Vital Customer Experience Lessons B2B Can Learn From B2C

Jennifer Schulze

While B2B companies and B2C companies both aim to convert potential customers into paying ones, the way they handle their customers is often quite different. There are many reasons to account for the differences in the B2B and B2C marketing and sales processes; according to Hubspot, some of the most crucial are the length of the buying cycle, ultimate desire of the consumer, closeness of the buyer-seller relationship, and length of the chain of command.

However, just because the two processes have many differences doesn’t mean that B2B businesses should completely disregard the B2C customer conversion experience. In fact, there are many important lessons B2B companies can learn from B2C companies in regards to delivering a great customer experience to people who buy.

Because of the boom in mobile technology, you’re most likely running an omni-channel business. This means that your potential customers should be able to encounter your business and find information about it in many places, including email newsletters, banner ads, social media posts, and blog posts. In order to see what is working for your company – as well as what is not – it is important to gather data from across your customer journey to see which touch points are encouraging your potential customers to move forward and which are causing them to abandon ship.

In fact, according to a study by eConsultancy, customer-journey analysis is now the most effective and valuable conversion-rate optimization tactic. Looking at analytics can help you improve the customer experience in places where it seems to be malfunctioning, ensuring that there are no weak points in your marketing and selling process.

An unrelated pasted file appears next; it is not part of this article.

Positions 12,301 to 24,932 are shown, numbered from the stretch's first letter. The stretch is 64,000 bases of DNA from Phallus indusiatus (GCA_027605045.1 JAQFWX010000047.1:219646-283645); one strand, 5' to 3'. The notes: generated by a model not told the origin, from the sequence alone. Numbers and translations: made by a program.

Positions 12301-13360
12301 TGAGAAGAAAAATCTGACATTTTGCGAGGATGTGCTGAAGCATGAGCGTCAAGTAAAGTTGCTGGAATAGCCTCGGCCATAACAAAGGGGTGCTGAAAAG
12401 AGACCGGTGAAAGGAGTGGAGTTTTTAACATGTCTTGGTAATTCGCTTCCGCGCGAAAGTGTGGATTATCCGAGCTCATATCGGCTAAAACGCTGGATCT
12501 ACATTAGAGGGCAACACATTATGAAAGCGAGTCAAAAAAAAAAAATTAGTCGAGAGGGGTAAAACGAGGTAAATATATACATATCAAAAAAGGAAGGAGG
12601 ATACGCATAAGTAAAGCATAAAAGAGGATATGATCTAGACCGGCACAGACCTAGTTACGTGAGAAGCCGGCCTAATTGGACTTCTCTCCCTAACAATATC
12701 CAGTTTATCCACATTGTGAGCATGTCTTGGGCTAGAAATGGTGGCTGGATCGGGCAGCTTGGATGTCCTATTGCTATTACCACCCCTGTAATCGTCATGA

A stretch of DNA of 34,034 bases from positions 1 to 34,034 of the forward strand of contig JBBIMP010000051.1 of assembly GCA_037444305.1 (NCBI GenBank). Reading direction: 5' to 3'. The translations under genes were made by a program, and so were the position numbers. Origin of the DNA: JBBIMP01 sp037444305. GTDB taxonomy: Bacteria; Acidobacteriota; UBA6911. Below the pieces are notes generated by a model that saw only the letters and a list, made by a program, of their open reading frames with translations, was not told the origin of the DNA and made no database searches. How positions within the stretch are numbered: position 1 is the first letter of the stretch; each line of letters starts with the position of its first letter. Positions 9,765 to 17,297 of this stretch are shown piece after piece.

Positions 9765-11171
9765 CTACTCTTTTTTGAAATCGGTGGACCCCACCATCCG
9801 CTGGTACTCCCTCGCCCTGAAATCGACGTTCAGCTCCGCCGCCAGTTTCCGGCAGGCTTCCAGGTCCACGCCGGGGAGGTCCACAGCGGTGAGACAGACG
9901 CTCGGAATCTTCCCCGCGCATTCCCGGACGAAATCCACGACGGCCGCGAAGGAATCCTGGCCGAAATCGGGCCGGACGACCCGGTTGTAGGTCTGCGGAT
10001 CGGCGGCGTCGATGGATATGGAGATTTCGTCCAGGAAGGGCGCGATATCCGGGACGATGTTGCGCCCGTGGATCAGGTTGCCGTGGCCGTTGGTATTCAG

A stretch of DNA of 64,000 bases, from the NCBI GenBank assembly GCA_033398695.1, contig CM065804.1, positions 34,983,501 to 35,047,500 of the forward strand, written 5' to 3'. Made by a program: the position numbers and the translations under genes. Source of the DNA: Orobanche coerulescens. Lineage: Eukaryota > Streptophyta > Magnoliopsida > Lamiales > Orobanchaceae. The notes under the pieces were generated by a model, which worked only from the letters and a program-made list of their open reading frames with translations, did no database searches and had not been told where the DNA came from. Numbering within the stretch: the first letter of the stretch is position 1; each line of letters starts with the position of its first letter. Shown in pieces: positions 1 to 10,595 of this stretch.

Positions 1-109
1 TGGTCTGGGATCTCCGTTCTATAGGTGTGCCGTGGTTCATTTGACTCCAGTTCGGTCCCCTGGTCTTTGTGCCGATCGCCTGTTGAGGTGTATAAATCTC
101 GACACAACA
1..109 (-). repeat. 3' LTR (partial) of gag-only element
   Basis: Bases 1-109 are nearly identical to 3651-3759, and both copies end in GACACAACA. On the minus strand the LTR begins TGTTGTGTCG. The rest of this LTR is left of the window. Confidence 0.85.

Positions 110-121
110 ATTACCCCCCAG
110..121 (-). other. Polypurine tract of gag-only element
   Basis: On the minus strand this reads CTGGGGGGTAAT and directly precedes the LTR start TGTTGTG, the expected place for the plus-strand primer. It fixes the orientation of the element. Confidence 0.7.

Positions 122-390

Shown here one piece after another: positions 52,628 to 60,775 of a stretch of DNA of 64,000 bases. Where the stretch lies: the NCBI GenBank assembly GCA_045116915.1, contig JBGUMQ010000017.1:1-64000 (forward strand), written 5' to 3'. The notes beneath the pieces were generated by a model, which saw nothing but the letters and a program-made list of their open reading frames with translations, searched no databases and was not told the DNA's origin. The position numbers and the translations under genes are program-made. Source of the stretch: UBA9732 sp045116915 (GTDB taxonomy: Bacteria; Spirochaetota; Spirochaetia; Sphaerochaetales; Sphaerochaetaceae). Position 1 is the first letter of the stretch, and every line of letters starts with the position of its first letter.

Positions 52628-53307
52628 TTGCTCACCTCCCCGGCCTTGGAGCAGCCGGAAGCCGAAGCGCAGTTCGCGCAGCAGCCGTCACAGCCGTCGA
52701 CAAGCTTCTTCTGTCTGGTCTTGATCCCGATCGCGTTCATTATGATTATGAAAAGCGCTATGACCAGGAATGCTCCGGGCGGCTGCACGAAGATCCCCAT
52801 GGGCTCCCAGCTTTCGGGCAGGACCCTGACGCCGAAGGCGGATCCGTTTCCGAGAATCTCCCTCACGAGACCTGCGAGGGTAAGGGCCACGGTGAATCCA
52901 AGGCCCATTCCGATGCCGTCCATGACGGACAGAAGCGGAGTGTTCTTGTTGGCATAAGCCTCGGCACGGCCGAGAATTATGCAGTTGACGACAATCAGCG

Attempt to cross sell

Cross-selling – or selling a different product to an existing customer – is a very popular tactic with B2C businesses. However, B2B companies attempt it much less frequently. Rather than simply allowing your B2B customers to purchase an item and then leave, offer a complementary or other useful product to them at the point of sale. You can boost business and show your customers that you’re interested in building a deeper relationship.

Remember the people you are selling to are people

One common mistake B2B companies make when interacting with business customers is that they keep interactions strictly professional and numbers-based. This is different from B2C companies, which approach potential consumers as people and attempt to build trust and relationships, often through emotion. If you interact with customers at a B2B business, you shouldn’t forget that those customers are people, too. Try to treat B2B customers like you would B2C customers, and you may end up building strong relationships that pay off time and time again.

Going digital will help

In the B2C world, much of the customer journey is digitized. Companies have apps that allow customers to do things like buy, track, and communicate with the simple tap of a smartphone button. However, B2B companies often lag behind in the digitization process, and most B2B companies don’t offer technological solutions to making the buying journey easier and more convenient. B2B companies should consider offering things like online tracking, so customers can see where they are in the buying process, or an app that allows them to give instant feedback rather than having to make a phone call or wait for an email response.

While the B2B and B2C customer journeys are certainly different, that doesn’t mean that the customers’ experiences also have to be. By looking at the way that B2C companies treat and market to their customers, B2B companies may be able to make smarter and more effective selling decisions, which would ultimately be a win for both the businesses selling and the businesses buying.

For more insight on omnichannel processes that work, see Customer Experience: OmniChannel. OmniNow. OmniWow.


About Jennifer Schulze

Jennifer Schulze is Vice President of marketing for SAP. In her role, she manages customer marketing as part of the office of the COO. She has over 15 years of technology marketing and management experience and is a small business owner in the San Francisco Bay area.